By Ms. Jennifer Clampet (Army Medicine)July 10, 2012
If we are cut, do we not bleed?
But more importantly, shouldn't that wound eventually stop bleeding?
For some patients wounds only heal with the help of donated platelets -- the tiniest elements of human blood primarily related in function of coagulation.
Platelet donations save lives every day.
William Beaumont Army Medical Center Blood Donor Center has a goal of 40 platelet donors a month. It's a goal that's hard to reach. Why?
It takes time to save a life.
Platelet donations can take up to two hours to complete. But before writing this off as a time-consuming donation, consider this.
The long process includes an interview similar to that given to whole blood donors and a slightly more in depth screening process. Donors are then hooked up to an apheresis machine which separates out red blood cells from the plasma and platelets. The red blood cells are transfused back into the donor.
What's ultimately donated is a swishing bag of yellow liquid that when fully processed is a life-saving serum.
But most of the work is really done after donations are complete. The platelets are cultured and collected from the plasma. And after the donation and necessary testing, the platelets have a shelf life of only five days.
At which time, WBAMC staff eagerly wait for more donors willing to spare a few hours to save a life.
Who do platelets help?
All platelet donations gathered at WBAMC Blood Donor Center are used for patients at WBAMC.
"That's the big thing -- giving it to the patients," said Spc. Trevor Fitch, a maintenance specialist with the Blood Donor Center.
Fitch was recently recognized with an Army Achievement Medal for donating platelets eight times within a year.
"I don't need (the platelets), at least not all of them," said the young Soldier who regularly stops by the WBAMC Blood Donor Center and offers to give whole blood or platelets -- whichever the center needs most.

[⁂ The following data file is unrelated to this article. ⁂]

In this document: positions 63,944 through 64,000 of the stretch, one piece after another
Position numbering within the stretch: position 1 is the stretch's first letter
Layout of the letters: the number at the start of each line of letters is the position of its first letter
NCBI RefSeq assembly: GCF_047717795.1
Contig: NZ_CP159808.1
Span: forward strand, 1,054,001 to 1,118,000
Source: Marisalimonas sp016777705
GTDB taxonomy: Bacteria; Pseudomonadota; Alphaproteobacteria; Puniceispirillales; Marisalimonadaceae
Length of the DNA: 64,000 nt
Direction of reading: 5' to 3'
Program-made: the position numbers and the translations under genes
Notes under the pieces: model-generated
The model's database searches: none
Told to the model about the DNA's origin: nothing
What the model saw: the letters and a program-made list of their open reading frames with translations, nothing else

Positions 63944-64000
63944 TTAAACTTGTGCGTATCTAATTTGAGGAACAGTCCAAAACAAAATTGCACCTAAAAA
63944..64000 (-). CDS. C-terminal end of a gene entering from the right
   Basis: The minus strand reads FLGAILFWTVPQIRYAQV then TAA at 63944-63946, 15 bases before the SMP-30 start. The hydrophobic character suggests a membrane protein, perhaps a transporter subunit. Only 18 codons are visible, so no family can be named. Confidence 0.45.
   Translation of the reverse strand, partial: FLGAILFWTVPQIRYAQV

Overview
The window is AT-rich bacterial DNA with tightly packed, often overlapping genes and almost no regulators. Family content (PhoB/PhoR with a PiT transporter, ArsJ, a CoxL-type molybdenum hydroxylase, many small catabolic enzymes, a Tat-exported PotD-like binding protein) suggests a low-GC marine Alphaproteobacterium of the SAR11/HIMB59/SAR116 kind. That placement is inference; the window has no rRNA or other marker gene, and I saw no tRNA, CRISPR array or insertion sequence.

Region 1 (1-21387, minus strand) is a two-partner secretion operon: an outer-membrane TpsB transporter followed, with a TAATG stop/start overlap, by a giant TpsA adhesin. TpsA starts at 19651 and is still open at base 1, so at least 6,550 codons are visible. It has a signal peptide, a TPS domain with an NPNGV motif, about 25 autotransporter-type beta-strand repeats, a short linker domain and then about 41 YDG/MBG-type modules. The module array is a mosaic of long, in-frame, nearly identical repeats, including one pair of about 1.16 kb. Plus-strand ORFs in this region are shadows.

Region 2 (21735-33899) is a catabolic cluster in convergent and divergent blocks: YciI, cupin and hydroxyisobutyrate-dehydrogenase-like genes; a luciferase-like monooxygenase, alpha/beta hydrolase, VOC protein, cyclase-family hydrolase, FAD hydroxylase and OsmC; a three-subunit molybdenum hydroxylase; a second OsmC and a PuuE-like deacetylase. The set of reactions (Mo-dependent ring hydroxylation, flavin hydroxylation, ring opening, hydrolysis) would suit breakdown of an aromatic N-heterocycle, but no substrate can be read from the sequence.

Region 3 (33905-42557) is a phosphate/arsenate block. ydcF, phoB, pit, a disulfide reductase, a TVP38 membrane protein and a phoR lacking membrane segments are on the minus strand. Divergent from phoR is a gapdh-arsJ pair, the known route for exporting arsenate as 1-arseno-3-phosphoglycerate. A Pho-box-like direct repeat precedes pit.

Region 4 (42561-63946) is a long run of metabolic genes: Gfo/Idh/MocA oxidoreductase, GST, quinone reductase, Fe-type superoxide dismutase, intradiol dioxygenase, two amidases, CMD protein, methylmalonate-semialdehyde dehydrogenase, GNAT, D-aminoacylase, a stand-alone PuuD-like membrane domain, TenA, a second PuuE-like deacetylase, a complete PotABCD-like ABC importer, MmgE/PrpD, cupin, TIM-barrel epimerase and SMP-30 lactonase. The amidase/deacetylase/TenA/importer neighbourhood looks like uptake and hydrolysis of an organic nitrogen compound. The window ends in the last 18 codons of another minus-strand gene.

"When I go in that's what they need (platelets)," Fitch said.
How do platelets save lives?
A healthy adult has an average platelet count of 200,000 to 300,000. A cancer patient undergoing chemotherapy or radiation therapy can have a platelet count as low as 2,000 -- a level that can lead to hemorrhaging.
Platelets are the smallest of the formed elements in blood, a disk-shaped, non-nucleated element with a fragile membrane, formed in the red bone marrow. Platelets tend to adhere to uneven or damaged surfaces.
This coagulation of blood is fundamental to the human body -- a kind of self-preserving mechanism to seal off openings in blood vessels.
But what happens, when the tiny elements and their sticky components aren't sufficient enough in number?
When platelet levels are low -- as seen in trauma victims, surgery patients and those undergoing cancer treatments -- death can occur.
Can I give platelets?
The guidelines for platelet donations are similar to the screening questions asked when giving whole blood donations. Restrictions on weight, age and previous travel history apply to donors as well as waiting periods after tattoos and piercings.
Donors must meet a minimum platelet count. And those who have received blood transfusions cannot donate platelets.
Platelet donations can be done every two weeks.
"We take care of our donors," said Jennifer Antonetty, a medical technician at the WBAMC Blood Donor Center.
The center provides television access and snacks to donors as they wait out their donation time attached to an apheresis machine which separates out their blood.
The long process is no doubt a deterrent to some, said Lori Kuczmanski, blood donator coordinator, but in general military service members and their families are aware of how important platelet donations are.
The WBAMC platelet donation program is geared toward one end goal -- to be ready.
"The reality is we need to have platelets readily available at all times," Kuczmanski said.